I also represented a group of transgender women imprisoned in some men’s prisons in Argentina, because they were not in women’s prisons after their trials. We obtained for them to be transferred into an area in the women’s prison, and that was very important for their sexual identity. The case was also about very intrusive and invasive police searches of those transgender women who were in prison. We wanted the state not to conduct those invasive police searches and to approve a new regulation respecting gender identity and prohibiting men from doing those searches and making them be practiced by women doctors or nurses. So that was also a big accomplishment in my career as a public defender.
There are a lot of organizations doing great things in the world. What inspires you about the ILF, and what would you say is most important about its work?
Well, I have a lot to say here. First, is what the ILF does around the world: guaranteeing access to legal aid for the poor, for the most underprivileged people. Especially because it’s the most complicated countries—post-conflict areas or places transitioning into democracies—where the ILF goes. Also, we are providing a specific kind of legal aid: quality legal aid, quality representation. We don’t say just give them a lawyer and that’s it. The ILF gives quality representation to the most underserved persons in society.
Another good thing the ILF does is build local capacity by recruiting and training local people. With our guidance and training, local people can provide quality legal aid. Another thing is to spread worldwide the idea that legal aid is a fundamental right that must be fulfilled by the state. The ILF has been amazing, doing a lot of international work with our offices around the world. Also with a lot of resources like “Measuring Justice,” about quality legal aid. That’s probably the most serious document published all around the world talking about how to define and evaluate the quality of criminal legal aid providers.
How has your work had to change because of COVID-19?
I’m working in the super-structure of the Public Defender’s Office in Argentina, and we had to deal with a lot of things. In developing countries and Latin America in general, and in Argentina especially, the situation in the prisons is really terrible. There are a lot of groups at risk, and the prisons are overcrowded, overpopulated. We had to give certain directives to our public defenders all around the country as to how to get people released from prison, how to diminish this overcrowding. The ILF has been amazing during this year, working in different countries to diminish the prison overcrowding, to ask for mass releases. That is something very important: to give certain directives and help our public defenders obtain those releases.
Also, there was a trend during the pandemic to make justice virtual. I think in some ways it was necessary, because a lot of courts were shutting down. A lot of people were not getting access to justice, and that is not acceptable. But on the other hand, we have the accused, who were probably awaiting trial in detention. We observed there was a big risk in some cases to the right to defense, the right to a fair trial. We had to deal with those situations: the judges wanted to advance with the trials, to hold trials with the accused in a prison 2000 km away in the south of the country, very far from the public defender here in Buenos Aires and the judge in his house. That was not acceptable, because you cannot do good questioning of the witnesses. We had to challenge a lot of those tendencies to cut the right to a fair trial because of the pandemic and because of the new virtual reality we are living in.
What would you say is the most challenging part of your job?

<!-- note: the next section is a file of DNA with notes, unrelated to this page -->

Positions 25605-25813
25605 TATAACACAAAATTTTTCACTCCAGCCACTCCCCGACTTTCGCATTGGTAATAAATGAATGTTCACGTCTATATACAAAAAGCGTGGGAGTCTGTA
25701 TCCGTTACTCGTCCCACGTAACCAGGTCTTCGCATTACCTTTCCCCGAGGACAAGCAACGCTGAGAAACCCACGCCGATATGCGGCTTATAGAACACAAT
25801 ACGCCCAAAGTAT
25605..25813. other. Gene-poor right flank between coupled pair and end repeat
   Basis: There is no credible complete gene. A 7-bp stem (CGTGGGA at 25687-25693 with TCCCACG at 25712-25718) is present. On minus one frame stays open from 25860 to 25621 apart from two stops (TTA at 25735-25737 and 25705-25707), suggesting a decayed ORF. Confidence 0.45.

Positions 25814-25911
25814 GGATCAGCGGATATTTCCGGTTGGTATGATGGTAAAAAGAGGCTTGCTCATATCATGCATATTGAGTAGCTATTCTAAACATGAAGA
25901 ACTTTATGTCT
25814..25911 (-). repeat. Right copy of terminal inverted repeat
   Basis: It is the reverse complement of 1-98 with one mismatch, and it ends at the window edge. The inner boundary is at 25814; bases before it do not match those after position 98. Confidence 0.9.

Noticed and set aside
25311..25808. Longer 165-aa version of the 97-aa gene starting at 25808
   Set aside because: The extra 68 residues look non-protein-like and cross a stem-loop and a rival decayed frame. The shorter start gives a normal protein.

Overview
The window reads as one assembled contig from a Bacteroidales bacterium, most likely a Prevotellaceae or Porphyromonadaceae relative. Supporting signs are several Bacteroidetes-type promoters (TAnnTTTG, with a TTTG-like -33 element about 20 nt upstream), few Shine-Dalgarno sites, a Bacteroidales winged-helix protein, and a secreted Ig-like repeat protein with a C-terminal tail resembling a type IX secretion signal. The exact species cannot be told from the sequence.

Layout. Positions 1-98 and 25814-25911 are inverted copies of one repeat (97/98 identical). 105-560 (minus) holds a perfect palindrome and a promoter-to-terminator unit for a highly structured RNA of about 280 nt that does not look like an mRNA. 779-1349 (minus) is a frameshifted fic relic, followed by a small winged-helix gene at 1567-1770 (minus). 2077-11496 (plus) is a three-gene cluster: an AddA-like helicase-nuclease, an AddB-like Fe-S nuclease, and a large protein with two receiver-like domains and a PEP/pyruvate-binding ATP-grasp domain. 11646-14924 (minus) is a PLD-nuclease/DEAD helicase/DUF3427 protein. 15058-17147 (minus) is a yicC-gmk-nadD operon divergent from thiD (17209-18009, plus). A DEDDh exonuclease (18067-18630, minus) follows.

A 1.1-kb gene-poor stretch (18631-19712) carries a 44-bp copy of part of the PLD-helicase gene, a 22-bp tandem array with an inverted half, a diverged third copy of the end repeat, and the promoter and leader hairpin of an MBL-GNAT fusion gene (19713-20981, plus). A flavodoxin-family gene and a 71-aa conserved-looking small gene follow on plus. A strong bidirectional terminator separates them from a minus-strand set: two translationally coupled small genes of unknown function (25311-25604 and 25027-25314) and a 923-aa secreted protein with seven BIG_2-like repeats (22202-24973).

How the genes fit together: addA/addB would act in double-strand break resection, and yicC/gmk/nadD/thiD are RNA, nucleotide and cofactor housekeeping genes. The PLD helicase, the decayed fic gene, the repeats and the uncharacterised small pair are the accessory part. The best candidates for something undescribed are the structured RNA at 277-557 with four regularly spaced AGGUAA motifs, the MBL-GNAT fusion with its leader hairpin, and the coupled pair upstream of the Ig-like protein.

I think almost everything in our job as public defenders is very challenging. As you can see, I have behind me a print of “Guernica,” Picasso’s painting of the terrible bombing of a city in northern Spain by the Nazi regime. What we see in this picture is destruction; it’s chaos. When we look at our criminal justice system, no matter where, even in the most developed and rich countries, what we see there is destruction. We see a lot of people suffering inside prisons with very bad conditions. Probably the most challenging part of the job is to deal with that: to deal with a scenario of destruction, of chaos, of the suffering of lots of people, many of whom are innocent and have not been judged yet.
Another part that is very challenging is that our work is kind of unpopular because people don’t always agree with what we do. We are defending the “criminals,” we are defending those who did something bad, or are suspected of having done something bad. We have to try to educate, to explain to society why what we do is important, why it is necessary to guarantee a fair trial for people. That is not easy.
It is also difficult that we can’t always give good news to our clients. We actually lose a lot of cases. Sometimes our clients have a lot of evidence against them, so sometimes they have to be sentenced. We cannot win the cases even if we give our biggest effort. Then our clients will have to spend a long time in prison, and that situation is not easy.
Finally, we have to deal with a very underprivileged segment of our society. Our clients are usually people coming from the poorest neighborhoods, the most underserved areas. The most vulnerable groups of society come to our offices and are represented by us. They are people who have long been excluded from society. That is not easy, because you receive a person and you have to help a person who has a lot of dissocialization and a lot of problems apart from the crime they are being accused of. Sometimes it’s not really a serious crime, but they have past or present drug abuse problems, or they have problems of parental violence if they are young. So they have whatever history and we have to deal with that. We have to try to help those people integrally, not only in the technical part of the case. That’s also a challenging part of our work as public defenders.
Looking ahead with the ILF, what are you hopeful for?
I think the ILF, as it has done from its very beginning, has to continue expanding. In the countries where we have been working for many years, like Afghanistan, Myanmar, Palestine, and Tunisia, where we are established, we have to continue expanding. We have to reach as many people as we can. In countries where there is already some legal aid from states, we have to try to raise the level, to make it better and more comprehensive.
Finally, I think we have to set new goals, new targets. Personally, as a Latin American, I would love for the ILF to open an office in the region. Probably to target those countries where the Public Defender’s offices are underfunded or lack independence, or where they have the worst prison conditions, so we have unrepresented people or people who are not receiving quality representation. I would love for the ILF, in the near future I hope, to start helping with the right to quality legal aid in a Latin American country. That would be very satisfying.